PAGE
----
I teamed up with artist Annie Carpenter to pull together a small group of artists and friends for a night of ‘fieldwork’. We organised an overnighter to do some experiments and have discussions together in the relaxed atmosphere of Middlewood Trust study centre; an off-grid permaculture farm. I had worked here before with [Annie and Sam Illingworth] doing some workshops with their students on a previous ‘field research’ style project. The concept captured my interest. We wanted to create a situation where we could work as well as have time and space to chat about ideas with others.
I decided rather than drive my car, I would take a few days out and make a road trip out of it and cycle. With food, drinking water for several days, laptop and equipment, it ended up being quite a heavy load. I found this mobile almost self-sufficient studio/ headspace to be refreshing and challenging. My intention was to generate some film of some embodiment and “Tactile Anchoring Devices” at work in the forest.
I ended up doing this partly because I was inspired by Andrew Quitmeyer [ A guy who seems to spend all his time sheltering under tarpaulins with Arduinos and laptops, in tropical forests trying to coax creatures to walk over sensors]. He has developed his own concept of “Digital Naturalism” and organises DINACON https://www.dinacon.org/. In terms of my research, I thought some experiments in the field with people, using the forest as a perceptual laboratory could be interesting.
This was a ‘dry’ run. [Apart from the fact I spent the next two days cycling in the rain and looking for places to dry my clothes] I found myself not entirely prepared. Stuff broke. I didn’t have quite enough water. However, this opened up space for contemplation and reflection. Much came out of it that was productive. I did try out my tactile anchoring device, the Hyperreality device, and some invisible hand illusions.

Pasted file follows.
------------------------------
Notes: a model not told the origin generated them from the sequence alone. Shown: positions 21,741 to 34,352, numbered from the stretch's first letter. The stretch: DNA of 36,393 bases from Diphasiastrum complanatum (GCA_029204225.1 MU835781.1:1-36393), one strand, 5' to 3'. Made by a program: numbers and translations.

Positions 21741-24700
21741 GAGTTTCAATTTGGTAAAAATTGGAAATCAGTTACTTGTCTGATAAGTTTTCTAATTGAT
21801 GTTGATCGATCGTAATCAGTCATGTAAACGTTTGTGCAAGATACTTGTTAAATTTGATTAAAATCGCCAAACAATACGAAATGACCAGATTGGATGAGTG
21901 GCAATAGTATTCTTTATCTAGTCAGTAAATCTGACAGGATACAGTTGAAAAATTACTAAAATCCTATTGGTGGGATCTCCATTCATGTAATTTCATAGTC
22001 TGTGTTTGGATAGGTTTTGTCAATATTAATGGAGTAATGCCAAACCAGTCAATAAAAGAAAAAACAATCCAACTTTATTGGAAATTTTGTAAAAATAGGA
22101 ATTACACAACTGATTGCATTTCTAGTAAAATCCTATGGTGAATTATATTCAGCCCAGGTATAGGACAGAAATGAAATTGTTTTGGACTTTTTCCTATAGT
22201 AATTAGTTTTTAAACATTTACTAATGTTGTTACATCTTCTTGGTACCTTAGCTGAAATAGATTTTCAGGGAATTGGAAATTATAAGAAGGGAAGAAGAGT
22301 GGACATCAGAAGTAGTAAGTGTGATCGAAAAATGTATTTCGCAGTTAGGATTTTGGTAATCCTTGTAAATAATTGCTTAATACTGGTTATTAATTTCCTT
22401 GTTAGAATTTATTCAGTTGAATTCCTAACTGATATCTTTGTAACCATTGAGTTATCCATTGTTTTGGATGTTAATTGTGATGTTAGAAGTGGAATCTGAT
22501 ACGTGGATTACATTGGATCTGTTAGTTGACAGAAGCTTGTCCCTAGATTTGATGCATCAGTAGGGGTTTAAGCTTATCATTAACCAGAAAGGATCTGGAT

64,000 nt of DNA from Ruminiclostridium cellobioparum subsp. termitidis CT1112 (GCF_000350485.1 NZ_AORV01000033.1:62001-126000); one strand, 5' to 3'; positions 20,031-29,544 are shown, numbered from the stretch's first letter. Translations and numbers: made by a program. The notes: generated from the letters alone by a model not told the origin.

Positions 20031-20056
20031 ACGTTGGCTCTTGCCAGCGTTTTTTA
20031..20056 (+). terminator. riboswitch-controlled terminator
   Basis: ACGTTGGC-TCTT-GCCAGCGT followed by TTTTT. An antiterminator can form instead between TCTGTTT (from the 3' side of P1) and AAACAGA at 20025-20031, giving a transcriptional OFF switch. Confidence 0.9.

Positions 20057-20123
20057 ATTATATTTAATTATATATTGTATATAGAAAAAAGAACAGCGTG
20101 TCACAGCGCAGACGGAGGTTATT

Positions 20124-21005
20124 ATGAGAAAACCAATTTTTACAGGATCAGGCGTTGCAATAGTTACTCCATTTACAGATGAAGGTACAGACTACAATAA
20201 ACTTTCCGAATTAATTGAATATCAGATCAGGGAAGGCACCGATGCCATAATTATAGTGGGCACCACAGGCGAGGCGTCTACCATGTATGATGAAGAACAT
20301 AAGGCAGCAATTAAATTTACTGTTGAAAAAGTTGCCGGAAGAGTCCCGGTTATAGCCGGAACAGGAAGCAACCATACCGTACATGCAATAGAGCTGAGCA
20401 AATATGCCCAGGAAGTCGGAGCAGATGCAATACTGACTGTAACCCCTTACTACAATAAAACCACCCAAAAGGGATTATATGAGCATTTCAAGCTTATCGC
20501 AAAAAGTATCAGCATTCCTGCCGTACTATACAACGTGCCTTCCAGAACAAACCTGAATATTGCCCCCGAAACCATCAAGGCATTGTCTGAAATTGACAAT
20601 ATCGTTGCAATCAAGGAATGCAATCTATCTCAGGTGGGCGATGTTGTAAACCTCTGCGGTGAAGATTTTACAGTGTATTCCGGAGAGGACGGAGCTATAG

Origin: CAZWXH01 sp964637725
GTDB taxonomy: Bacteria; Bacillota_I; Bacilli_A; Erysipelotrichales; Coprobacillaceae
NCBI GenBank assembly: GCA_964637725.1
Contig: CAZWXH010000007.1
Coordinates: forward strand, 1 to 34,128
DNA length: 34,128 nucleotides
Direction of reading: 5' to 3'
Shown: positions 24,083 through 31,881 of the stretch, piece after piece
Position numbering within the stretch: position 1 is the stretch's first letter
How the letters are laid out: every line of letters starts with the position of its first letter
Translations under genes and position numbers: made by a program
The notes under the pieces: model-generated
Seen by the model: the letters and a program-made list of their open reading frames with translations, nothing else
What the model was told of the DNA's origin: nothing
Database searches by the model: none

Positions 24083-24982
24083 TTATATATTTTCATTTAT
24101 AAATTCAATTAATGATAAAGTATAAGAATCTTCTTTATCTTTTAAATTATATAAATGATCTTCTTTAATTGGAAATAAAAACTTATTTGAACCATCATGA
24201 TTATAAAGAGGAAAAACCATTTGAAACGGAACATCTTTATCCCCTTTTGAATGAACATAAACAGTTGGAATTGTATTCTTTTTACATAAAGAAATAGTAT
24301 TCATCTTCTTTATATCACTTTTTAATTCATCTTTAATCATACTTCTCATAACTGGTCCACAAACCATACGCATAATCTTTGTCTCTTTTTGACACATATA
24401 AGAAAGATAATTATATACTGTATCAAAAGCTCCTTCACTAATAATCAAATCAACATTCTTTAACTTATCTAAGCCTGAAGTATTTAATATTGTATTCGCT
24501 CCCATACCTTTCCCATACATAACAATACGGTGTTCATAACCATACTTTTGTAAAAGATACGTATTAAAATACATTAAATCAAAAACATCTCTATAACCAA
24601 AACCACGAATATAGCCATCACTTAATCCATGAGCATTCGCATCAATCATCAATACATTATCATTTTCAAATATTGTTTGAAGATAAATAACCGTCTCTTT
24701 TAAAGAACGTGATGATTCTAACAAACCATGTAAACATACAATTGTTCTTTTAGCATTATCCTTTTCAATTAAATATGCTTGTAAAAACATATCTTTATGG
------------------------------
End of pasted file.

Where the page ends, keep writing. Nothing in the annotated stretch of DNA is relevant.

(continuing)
After lighting a fire and stoking up the pizza oven we managed to make pizzas and eat before the rain started. The key activity was a ‘Night Walk’ where some experiments and activities took place. We started with ‘Annie’s night Vision Training’ activity. I created some eye covers [ping pong balls with holes in] to prevent peripheral vision. Near the river, we took part in a ‘Snail Watching’ session [Run by Daniel James, Apparently this was a fashionable activity in Victorian times and there was a Snail-Watching Society too] Finally a walk home without the use of torches.
Artists involved were: Michele Harrison, Hannah Layton Boyce, David Boultbee, Daniel James, Laura Negus, Martha Lineham [ Thanks for you input everone]
Wearing these Ping-Pong ball hemispheres [other than making you look like a Simpsonsesque cartoon character] has the effect of removing peripheral vision entirely. Seeing through the small aperture also had the effect of making things seem like an old movie [grainy and soft-edged]. After wearing these for a while, I could hear others around me but it was extremely hard to tell where they were, and specifically at what distance they were from me. Without the full visual information. I found myself getting distracted by the sounds, trying to work out what direction they were coming from, then finding myself disorientated. Even though I could clearly see the details of the soil and grass at my feet, there was no context for this information. Building an overall picture of the path or the space around me was almost impossible. For a while, I was walking and thought someone was beside me, when in fact they were at some distance ahead beside someone else. I was convinced of a presence beside me [See ‘phantom presence phenomena’ as reported in sensory deprivation and the new robot arm experiments]. My perception of distance travelled seemed to change as well. I was always surprised at how far I had moved between sessions. It did seem that after using these I had impaired and poor night vision compared to others in the group.[youtube https://www.youtube.com/watch?v=777WUBblczM] Above. Some footage of us as we embark on the walk into the woods.